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The First Saddam Hussein

September 10, 2002

A well-known conservative pundit, an old and dear friend, told me the other day that “Islamic fundamentalism poses a greater threat to the United States than the Soviet Union ever did.” I was amazed to hear him say this. Then I remembered the difference of our ages.

I was born in 1946; my friend was born in 1962. I was a boy of 16 when he was an infant during the Cuban missile crisis. The 9/11 attacks destroyed two buildings and damaged a third. Horrible enough, but they don’t bear comparison with the Soviet threat. In October 1962 we feared that every major American city, at any moment, might become a white-hot nuclear crater.

The Soviets had more than box-cutters. They had nuclear warheads and missiles to deliver them. They also had a willing ally in Cuba, Fidel Castro, who even now remains a ruthless Communist dictator. Today we accept him as an annoying part of the international landscape, but in his day he seemed to pose a far worse danger than most Americans can now imagine. In 1961 and afterward the Kennedy administration tried to overthrow and kill him, notably with the Bay of Pigs operation, an American-backed invasion by anti-Castro Cubans who were easily and ignominiously defeated.

The Bay of Pigs is still one of the most notorious foreign-policy disasters in American history. It was what would today be called a “pre-emptive” strike against Cuba. The Kennedy administration believed it would spark a popular overthrow of Castro; it didn’t. It merely made the United States appear to the world as a feckless aggressor. And it led, the following year, to the terrifying missile crisis that young Americans no longer remember.

On paper, the Bay of Pigs operation may have seemed like a good idea. Castro had made Cuba a hostile Communist beachhead only 90 miles from Florida. American hawks wanted to get rid of him before it became an active Soviet military base. Yet the operation backfired. The danger only increased.

[Breaker quote: Are we in for another Bay of Pigs?]Yet after the missile crisis, tensions between the United States and Cuba gradually subsided. The two governments came to regard each other with a sort of patient hatred. Castro remained a fanatical Communist (as he still is), but he was no madman. And today he is no threat at all.

Contrast Saddam Hussein with Castro. He is on the other side of the globe. At first he enjoyed U.S. support. Far from evincing hostility toward this country, he invaded Kuwait only after he thought the United States would have no serious objection to his doing so. It is the U.S. Government that has insisted on treating him as a dangerous enemy — an absurd position, since he is now unable to attack his own neighbors.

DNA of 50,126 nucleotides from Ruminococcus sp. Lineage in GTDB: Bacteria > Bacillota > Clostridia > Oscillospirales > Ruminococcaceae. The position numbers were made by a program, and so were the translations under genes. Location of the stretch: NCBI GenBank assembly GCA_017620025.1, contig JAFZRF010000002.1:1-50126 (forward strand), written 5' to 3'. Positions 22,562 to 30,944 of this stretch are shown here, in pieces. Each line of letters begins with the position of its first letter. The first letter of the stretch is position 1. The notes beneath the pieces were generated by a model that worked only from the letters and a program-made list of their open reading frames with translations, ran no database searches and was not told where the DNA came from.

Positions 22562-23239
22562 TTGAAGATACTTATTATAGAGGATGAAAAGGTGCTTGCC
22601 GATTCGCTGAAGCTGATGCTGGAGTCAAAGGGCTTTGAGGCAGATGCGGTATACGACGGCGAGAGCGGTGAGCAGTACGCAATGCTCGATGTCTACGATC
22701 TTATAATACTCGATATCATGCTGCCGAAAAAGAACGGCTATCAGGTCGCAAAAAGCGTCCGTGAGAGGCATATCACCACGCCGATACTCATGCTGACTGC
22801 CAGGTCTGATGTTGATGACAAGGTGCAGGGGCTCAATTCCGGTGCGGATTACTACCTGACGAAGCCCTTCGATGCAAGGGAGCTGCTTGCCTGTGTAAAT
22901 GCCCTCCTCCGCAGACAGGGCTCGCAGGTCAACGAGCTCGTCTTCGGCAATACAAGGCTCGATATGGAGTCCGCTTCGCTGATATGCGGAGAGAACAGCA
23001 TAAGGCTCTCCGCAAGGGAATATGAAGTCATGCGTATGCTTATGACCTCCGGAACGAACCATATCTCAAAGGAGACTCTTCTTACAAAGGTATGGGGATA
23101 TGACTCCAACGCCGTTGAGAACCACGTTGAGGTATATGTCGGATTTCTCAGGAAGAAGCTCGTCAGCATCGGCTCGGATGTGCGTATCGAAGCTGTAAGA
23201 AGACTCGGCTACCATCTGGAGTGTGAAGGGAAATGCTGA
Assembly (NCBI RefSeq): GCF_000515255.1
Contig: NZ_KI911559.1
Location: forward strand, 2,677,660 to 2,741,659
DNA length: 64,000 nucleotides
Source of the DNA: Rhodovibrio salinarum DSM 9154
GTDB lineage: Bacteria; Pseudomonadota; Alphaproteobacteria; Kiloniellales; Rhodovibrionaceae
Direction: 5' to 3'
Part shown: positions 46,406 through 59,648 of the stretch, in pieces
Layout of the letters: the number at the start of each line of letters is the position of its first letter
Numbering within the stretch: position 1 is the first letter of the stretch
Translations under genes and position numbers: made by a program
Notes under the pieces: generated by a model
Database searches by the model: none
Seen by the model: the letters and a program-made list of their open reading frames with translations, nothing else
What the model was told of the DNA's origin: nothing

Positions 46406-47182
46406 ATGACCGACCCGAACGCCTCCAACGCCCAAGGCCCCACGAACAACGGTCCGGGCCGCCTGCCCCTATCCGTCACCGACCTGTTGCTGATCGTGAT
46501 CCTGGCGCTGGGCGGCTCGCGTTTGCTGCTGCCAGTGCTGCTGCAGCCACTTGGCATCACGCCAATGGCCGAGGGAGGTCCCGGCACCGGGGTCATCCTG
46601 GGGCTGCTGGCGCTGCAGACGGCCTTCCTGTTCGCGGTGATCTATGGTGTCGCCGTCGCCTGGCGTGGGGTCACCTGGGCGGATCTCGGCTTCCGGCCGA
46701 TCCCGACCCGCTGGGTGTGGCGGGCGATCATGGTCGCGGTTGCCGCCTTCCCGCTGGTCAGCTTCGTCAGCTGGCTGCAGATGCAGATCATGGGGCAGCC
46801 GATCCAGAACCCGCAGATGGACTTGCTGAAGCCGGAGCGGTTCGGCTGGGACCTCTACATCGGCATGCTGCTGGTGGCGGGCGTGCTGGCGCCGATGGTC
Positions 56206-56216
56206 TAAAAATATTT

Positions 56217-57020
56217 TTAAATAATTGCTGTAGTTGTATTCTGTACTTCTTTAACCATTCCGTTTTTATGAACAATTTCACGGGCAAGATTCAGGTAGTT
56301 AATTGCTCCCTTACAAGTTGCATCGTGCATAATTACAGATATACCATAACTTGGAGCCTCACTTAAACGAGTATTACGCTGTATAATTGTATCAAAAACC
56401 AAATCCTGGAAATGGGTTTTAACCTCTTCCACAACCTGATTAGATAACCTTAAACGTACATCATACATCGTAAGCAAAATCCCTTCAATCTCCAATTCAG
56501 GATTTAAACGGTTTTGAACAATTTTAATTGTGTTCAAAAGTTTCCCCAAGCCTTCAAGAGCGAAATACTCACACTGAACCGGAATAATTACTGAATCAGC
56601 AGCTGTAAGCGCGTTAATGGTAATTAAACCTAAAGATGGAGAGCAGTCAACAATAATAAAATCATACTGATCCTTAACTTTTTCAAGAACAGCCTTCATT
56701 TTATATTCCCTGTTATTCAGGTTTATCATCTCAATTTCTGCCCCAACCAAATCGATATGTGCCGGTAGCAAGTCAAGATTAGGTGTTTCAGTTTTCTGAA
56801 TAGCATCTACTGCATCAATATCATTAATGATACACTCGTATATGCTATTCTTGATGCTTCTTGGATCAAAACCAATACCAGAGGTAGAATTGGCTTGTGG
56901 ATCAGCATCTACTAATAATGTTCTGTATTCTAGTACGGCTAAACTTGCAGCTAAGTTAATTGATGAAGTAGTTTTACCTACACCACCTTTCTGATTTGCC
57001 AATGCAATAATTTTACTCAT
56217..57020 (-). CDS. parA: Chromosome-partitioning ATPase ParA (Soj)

The 9/11 attacks were evidently motivated by Islamic hatred of the United States. But there is no sign that Hussein takes umbrage at real or imagined affronts to Islam; on the contrary, extreme Islamists hate his secular regime. An alliance between him and them would be awkward at best, and the Bush administration has been unable to produce evidence of such an alliance. If there is a global Islamic jihad against the United States, he is not part of it. The administration is simply seeking an excuse, however feeble, to make war on Iraq.

President Bush doesn’t act as if he is afraid of Saddam Hussein; he acts as if he is afraid of Israel. In this he is no different from most American presidents since Lyndon Johnson; oddly, his own father was one of the few recent presidents who dared to stand up to the Israelis and their lobby here. It may have cost the elder Bush his chance of re-election in 1992.

The younger Bush is afraid to rebuke the Israelis for their defiance of United Nations resolutions, afraid to say that they threaten peace in the Middle East, afraid to mention their possession of the nuclear weapons he finds so menacing in the hands of Saddam Hussein.

His silence is the measure of his fear. He would rather make war on Iraq than speak a harsh word about Ariel Sharon. His cowardice may soon lead us into a disaster that will make the Bay of Pigs look like a minor faux pas.

Joseph Sobran

Copyright © 2002 by the Griffin Internet Syndicate,
a division of Griffin Communications
This column may not be reprinted in print or
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